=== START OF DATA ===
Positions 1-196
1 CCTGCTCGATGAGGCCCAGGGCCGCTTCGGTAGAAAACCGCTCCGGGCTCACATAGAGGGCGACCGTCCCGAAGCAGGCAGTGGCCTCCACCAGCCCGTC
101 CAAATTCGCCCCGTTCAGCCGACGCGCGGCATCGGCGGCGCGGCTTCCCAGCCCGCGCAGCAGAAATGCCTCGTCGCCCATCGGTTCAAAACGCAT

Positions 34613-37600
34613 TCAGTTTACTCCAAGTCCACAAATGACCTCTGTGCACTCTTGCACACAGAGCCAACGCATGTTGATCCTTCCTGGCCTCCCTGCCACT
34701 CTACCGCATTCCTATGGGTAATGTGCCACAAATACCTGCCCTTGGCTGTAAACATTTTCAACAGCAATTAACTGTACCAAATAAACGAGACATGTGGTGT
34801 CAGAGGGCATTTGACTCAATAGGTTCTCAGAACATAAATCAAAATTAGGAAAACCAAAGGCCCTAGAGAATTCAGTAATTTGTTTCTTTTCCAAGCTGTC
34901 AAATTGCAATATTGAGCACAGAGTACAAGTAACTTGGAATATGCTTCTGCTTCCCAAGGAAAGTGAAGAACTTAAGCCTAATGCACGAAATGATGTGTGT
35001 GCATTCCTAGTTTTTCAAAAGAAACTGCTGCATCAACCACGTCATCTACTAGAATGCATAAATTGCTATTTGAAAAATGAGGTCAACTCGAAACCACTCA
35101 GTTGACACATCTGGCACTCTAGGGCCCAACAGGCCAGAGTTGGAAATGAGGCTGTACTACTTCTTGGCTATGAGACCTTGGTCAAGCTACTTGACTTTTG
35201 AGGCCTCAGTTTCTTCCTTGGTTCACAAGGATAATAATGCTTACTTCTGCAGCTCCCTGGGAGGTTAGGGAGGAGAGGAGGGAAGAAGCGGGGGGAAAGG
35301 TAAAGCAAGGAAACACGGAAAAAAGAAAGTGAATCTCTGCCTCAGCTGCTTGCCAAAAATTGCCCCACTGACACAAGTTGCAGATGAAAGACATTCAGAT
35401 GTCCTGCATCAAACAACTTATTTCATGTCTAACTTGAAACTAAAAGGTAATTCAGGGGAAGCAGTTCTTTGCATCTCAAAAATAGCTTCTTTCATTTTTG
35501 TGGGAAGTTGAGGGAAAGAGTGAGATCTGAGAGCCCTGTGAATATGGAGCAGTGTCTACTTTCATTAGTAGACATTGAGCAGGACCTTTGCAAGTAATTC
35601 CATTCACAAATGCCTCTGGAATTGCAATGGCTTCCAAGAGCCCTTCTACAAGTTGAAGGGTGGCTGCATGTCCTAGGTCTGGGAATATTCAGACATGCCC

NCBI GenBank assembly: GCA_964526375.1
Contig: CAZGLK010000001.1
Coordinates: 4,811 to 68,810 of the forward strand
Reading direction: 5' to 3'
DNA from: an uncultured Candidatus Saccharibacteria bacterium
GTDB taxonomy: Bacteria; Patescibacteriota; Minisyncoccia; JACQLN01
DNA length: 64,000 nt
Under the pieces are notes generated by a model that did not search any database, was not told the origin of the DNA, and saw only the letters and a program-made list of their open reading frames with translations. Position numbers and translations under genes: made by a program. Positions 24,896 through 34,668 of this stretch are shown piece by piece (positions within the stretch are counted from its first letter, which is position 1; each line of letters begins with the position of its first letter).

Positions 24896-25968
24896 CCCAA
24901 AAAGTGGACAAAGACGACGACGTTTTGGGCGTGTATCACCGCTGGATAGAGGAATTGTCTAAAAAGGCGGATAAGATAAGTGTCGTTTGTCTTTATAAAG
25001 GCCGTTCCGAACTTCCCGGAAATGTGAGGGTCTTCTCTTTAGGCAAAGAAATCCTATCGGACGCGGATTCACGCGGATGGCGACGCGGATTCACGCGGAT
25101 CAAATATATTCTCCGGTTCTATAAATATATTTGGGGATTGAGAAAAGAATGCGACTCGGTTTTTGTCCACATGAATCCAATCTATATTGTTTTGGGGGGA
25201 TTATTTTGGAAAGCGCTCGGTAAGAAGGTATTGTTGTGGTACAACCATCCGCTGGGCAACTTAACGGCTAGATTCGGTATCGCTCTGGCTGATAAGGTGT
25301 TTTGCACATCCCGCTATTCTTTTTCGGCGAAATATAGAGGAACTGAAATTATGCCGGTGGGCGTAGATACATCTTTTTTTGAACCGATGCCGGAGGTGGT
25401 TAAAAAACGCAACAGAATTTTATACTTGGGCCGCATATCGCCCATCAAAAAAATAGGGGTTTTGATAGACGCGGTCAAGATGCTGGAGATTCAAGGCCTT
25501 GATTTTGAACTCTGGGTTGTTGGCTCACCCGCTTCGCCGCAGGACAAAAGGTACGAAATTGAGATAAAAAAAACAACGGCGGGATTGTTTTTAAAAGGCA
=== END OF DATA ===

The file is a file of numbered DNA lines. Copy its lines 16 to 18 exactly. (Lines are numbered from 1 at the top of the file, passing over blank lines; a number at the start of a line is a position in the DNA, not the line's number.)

NCBI GenBank assembly: GCA_964526375.1
Contig: CAZGLK010000001.1
Coordinates: 4,811 to 68,810 of the forward strand